As individuals try to manage medical information and understand their conditions, many typically turn to Google or WebMD — neither of which does much to verify or provide the latest information. But Roon plans to change this with a medical education platform for vetted information, sourced strictly from doctors, patients, and caregivers.
By curating the data it makes available around individual conditions, Roon is meant to reassure patients and caregivers that it’s accurate and well sourced.
“We do pay lip service to caregivers, but there’s so much more that can and should be done to recognize the important role they play in managing health,” said Roon co-founder Rohan Ramakrishna, who previously worked as a neurosurgeon. “And so when we build this medical canon of information, we take that all into account, so that we can meet the unique needs of both patients and caregivers within any individual condition.”
Along with Ramakrishna are Pinterest’s former heads of marketing, Vikram Bhaskaran, and partner engineering, Arun Ranganathan. They entered the health tech space with Roon, hoping to reinvent what it means to receive medical information after working as caregivers themselves.
Bhaskaran and Ranganathan realized it was unnecessarily difficult to look up information about their loved ones’ conditions. After connecting on the idea with Ramakrishna, Roon was born.
“There’s so much medical misinformation…in 2022, it’s crazy that patients don’t have anywhere to go to answer questions,” Bhaskaran told TechCrunch in an interview.
The company claims to be “humanizing medicine” for people who have questions but don’t have a place to turn to.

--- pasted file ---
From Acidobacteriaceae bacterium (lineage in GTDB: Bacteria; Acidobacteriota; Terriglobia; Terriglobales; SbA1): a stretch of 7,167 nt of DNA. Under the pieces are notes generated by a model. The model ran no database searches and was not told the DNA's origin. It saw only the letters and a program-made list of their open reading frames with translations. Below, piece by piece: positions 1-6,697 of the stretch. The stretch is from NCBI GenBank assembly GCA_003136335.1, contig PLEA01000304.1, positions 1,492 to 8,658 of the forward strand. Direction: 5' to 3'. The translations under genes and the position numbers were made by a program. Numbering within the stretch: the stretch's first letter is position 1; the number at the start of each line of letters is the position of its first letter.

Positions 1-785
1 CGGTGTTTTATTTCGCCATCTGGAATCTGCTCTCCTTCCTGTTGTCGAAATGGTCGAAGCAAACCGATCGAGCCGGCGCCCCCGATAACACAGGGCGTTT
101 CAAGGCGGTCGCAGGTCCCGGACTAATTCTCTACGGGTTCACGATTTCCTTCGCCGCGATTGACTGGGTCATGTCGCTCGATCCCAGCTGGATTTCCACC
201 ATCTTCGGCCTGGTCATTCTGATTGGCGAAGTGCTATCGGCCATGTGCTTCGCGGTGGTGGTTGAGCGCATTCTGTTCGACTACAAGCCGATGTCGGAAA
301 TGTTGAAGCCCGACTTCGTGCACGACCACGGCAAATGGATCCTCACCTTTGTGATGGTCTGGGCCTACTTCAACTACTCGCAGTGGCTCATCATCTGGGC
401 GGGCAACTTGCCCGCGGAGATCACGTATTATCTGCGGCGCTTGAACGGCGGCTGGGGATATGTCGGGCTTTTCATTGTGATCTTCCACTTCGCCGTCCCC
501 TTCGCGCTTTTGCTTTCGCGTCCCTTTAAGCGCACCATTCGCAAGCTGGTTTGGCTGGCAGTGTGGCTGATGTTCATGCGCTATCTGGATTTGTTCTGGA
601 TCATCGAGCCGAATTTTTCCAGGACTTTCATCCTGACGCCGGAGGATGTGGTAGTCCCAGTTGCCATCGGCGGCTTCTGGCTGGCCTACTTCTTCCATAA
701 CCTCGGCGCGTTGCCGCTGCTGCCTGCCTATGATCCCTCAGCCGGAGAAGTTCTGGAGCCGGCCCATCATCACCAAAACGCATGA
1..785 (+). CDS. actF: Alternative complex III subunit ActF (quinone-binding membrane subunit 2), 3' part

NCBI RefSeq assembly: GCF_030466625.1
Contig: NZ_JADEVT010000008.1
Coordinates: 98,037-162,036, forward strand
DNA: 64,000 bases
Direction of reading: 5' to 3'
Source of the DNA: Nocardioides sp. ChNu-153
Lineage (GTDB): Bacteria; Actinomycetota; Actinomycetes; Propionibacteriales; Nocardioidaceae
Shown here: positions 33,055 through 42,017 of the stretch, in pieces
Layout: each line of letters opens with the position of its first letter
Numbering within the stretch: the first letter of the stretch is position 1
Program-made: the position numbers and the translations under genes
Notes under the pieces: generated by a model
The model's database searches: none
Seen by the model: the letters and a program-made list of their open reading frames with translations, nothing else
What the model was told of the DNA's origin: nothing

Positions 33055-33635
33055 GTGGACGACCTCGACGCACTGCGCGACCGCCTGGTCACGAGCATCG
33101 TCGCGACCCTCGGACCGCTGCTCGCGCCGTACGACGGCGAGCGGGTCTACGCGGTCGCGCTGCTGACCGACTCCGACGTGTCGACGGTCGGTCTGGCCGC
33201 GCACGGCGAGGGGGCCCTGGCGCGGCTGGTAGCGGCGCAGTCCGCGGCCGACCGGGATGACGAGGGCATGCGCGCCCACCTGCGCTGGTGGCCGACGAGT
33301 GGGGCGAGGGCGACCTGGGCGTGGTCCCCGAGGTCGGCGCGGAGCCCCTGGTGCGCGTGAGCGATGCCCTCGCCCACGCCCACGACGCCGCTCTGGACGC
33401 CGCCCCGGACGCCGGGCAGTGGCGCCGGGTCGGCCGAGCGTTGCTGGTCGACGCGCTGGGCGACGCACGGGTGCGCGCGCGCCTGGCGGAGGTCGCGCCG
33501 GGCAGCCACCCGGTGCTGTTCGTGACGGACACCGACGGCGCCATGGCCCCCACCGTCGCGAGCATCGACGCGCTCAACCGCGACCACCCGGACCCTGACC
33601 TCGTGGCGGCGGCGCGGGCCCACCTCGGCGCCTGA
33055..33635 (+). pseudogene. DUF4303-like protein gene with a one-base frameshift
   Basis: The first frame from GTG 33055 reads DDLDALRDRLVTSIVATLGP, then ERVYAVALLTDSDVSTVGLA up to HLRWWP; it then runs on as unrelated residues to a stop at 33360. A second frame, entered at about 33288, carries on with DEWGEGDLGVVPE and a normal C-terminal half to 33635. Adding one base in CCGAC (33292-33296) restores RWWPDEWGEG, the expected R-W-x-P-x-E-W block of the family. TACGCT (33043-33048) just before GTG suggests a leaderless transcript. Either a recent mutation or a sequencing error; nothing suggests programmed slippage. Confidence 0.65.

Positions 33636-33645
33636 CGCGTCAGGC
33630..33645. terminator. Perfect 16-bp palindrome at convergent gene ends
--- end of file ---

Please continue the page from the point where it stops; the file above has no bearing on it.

Roon is meant to provide what they consider “medically vetted” information to caregivers and patients about grave medical conditions. To begin with, they are only providing information related to glioblastomas, a type of brain tumor, and have 200 active users. The company hopes to expand to include dementia, pediatric cancers, and ALS.
“Everything we build starts with actually finding the experts in a condition and really enabling them to create content that is suited for patients and caregivers,” Bhaskaran said.
Someone using the platform is given a medical starter kit — organized information to provide a general understanding of the condition; then they can ask specific questions if it wasn’t already answered on the platform’s FAQ.
Although the company claims there is little to no competition, obviously anyone can still do a simple Google search and receive information (although it may not be as concise) or turn to WebMD (which aggregates and summarizes information). One thing the founders also emphasized to TechCrunch was that doctors typically spend time answering the basic questions and not delving fully into the condition — though for the patient and caregiver their doctor can still be a source of information.
For a deeper look at a given condition, patients and caregivers may want to hear directly from today’s specialists, as well as others who can share their experience firsthand. That’s the curated content Roon hopes to make available.
Despite being a little over a year old, the company has garnered support in the form of a $7.5 million seed round led by Firstmark, TMV and Sequoia, with participation from SV Angel, Maverson and M13. The company also secured 11 angel investors and four advisors.
For now the company says they are being “a little bit vague on where we’re heading because we’ve had some big insights about how we take this, but all pieces of it will get better.” However, the founders told TechCrunch this round’s funds will be used to expand their team and begin implementing more condition information.
“There’s all this time, energy and money being spent on making shopping easier,” Ramakrishna said. “What if we could spend that same amount of energy and ingenuity in making the experience of health so much better?”
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